For example, preachers and missionaries who came from Europe and former British colonies, took this “phenomenon of the baptism with the Holy Spirit” to Canada, Europe, Asia, Africa and Australia. In fact, it even reached India and Hong Kong. T.B. Barrat, a Norwegian preacher, took this doctrine to Europe (1906) where he started the Pentecostal movement in Norway, Sweeden, Denmark, Germany, France and England. His successor, Alexander Boddy, spread Pentecostalism in Great Britain. Another one of his followers, Jonathan Paul, did the same in Germany. In 1907, Luigi Francescon took Pentecostalism to Italian churches in the United States, Argentina and Brazil. In 1908, John Lake took it to South Africa; Giacomo Lombardi to Italy (1908); two Swedish missionaries arrived in Belem do Pará in Brazil and founded the Assemblies of God in Brazil. This, Pentecostalism started to reach and grow in other countries.
These churches, which came from the 1906 Pentecostal Movement, were founded by visiting preachers who went back to their home cities. Each church was autonomous with independent names, but they shared the same foundation that Charles Parham established in 1900. Little by little, the Pentecostal doctrine made its way to several states in America. For example, in 1914, a group of 300 white Pentecostal preachers decided to create a Pentecostal Fellowship called, “the General Council of the Assemblies of God.”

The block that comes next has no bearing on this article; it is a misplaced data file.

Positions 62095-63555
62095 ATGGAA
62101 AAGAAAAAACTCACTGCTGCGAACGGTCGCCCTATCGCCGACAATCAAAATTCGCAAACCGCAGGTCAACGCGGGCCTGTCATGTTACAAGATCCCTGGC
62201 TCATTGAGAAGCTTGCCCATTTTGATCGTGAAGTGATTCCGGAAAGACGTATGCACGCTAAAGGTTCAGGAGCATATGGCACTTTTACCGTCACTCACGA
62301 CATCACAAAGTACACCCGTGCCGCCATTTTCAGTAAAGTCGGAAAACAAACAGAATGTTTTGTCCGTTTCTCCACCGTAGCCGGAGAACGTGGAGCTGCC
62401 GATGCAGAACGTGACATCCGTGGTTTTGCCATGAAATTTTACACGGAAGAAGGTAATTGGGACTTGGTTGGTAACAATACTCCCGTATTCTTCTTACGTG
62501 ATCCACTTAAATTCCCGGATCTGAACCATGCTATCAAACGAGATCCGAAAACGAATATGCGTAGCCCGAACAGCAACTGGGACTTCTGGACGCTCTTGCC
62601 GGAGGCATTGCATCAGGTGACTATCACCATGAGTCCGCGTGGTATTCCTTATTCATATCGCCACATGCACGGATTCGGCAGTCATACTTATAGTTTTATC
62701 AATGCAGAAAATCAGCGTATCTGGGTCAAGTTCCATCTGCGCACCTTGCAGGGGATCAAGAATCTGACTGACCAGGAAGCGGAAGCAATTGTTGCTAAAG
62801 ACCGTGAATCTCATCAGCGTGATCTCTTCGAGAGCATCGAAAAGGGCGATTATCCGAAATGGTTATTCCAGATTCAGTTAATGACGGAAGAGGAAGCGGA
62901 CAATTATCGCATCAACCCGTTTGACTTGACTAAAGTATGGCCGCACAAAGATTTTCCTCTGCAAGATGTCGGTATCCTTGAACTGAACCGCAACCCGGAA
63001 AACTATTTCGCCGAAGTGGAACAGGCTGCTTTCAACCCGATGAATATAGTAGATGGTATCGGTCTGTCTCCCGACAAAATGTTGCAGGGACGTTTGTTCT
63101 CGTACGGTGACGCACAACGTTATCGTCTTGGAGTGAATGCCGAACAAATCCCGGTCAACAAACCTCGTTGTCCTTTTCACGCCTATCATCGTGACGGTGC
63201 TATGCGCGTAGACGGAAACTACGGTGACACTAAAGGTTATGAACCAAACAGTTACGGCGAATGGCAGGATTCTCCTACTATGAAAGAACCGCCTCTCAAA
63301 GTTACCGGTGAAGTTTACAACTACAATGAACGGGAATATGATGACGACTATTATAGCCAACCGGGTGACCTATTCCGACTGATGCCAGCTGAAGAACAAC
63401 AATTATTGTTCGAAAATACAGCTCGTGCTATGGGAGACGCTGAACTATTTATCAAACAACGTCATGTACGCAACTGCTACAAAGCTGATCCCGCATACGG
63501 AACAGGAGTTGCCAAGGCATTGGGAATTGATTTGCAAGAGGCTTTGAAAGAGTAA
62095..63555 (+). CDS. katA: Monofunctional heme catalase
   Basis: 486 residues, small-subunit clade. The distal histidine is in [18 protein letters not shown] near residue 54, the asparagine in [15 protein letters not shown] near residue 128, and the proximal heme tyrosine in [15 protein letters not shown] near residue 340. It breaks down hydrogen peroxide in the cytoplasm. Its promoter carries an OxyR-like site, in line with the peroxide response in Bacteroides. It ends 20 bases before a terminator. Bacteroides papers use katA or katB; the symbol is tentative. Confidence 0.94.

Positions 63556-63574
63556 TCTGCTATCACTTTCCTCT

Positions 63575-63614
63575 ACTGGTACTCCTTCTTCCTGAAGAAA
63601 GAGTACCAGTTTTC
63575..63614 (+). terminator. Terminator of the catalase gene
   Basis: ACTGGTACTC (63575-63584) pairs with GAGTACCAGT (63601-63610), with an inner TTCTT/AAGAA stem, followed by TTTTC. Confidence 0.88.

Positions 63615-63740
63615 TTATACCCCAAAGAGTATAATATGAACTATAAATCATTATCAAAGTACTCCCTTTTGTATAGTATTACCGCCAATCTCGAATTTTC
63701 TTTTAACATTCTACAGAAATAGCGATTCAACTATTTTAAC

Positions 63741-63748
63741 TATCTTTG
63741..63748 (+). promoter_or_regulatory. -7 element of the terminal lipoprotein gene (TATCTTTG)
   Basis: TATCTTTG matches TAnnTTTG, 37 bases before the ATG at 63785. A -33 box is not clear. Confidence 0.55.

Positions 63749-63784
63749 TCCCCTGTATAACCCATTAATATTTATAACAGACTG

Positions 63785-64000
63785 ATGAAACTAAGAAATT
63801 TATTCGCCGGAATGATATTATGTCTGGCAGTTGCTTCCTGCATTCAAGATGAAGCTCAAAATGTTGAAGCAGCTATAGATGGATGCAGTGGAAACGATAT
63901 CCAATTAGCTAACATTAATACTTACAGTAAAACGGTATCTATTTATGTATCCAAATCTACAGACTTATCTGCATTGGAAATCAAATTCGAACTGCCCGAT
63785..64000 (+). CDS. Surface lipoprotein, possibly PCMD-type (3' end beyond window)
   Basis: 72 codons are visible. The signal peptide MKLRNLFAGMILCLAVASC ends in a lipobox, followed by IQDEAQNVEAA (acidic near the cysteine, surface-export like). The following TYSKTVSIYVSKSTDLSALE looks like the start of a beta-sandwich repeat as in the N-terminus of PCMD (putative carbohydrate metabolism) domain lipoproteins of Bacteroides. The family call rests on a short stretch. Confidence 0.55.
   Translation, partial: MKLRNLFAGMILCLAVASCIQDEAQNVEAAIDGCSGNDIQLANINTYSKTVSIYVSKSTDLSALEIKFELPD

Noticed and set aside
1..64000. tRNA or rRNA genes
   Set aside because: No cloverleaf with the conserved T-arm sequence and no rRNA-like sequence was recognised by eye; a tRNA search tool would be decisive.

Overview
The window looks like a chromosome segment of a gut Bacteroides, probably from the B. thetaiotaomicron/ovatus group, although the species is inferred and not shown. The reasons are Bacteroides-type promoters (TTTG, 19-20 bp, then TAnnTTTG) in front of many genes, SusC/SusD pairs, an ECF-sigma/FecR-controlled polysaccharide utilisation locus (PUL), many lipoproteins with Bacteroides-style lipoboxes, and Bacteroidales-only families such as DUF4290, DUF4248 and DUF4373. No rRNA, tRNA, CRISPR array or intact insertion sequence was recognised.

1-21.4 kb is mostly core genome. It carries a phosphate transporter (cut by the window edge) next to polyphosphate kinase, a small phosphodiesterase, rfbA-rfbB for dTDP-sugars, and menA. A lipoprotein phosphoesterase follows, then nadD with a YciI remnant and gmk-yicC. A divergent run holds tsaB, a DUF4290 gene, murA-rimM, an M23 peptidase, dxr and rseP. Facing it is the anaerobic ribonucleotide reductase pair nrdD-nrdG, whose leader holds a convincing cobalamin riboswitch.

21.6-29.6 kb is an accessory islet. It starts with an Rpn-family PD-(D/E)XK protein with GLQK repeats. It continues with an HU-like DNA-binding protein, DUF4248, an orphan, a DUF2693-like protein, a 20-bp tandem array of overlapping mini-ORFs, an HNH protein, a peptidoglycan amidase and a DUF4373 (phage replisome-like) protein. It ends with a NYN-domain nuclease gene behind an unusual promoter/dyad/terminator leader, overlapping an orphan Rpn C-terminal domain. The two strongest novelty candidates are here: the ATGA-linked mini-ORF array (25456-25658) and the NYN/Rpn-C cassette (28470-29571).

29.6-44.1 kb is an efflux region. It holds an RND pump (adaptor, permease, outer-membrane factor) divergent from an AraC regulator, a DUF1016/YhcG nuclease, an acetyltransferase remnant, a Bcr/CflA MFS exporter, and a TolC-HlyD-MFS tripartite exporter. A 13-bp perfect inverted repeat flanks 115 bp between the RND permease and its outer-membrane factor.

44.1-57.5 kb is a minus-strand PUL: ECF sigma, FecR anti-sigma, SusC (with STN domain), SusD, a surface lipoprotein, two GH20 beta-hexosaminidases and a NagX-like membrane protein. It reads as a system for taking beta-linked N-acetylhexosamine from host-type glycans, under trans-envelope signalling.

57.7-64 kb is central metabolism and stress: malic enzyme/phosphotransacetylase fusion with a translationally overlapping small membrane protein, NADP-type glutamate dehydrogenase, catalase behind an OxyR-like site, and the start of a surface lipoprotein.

In spite of sharing the same foundation, new discussions led to the first divisions among Pentecostals. For example, one segment believed that it was just necessary to baptize in the name of the Lord Jesus, while others argued that it was necessary to mention the Father, Son and the Holy Spirit. This controversy resulted in the birth of the Oneness Pentecostalism, who did not believed in the Trinity of God, but rather in three aspects of one and the same God. The Assemblies of God rejected this doctrine and, in consequence, several pastors and believers left in 1916. Hence, first the Pentecostal Assemblies of the World were born, and later on, the United Pentecostal Church International.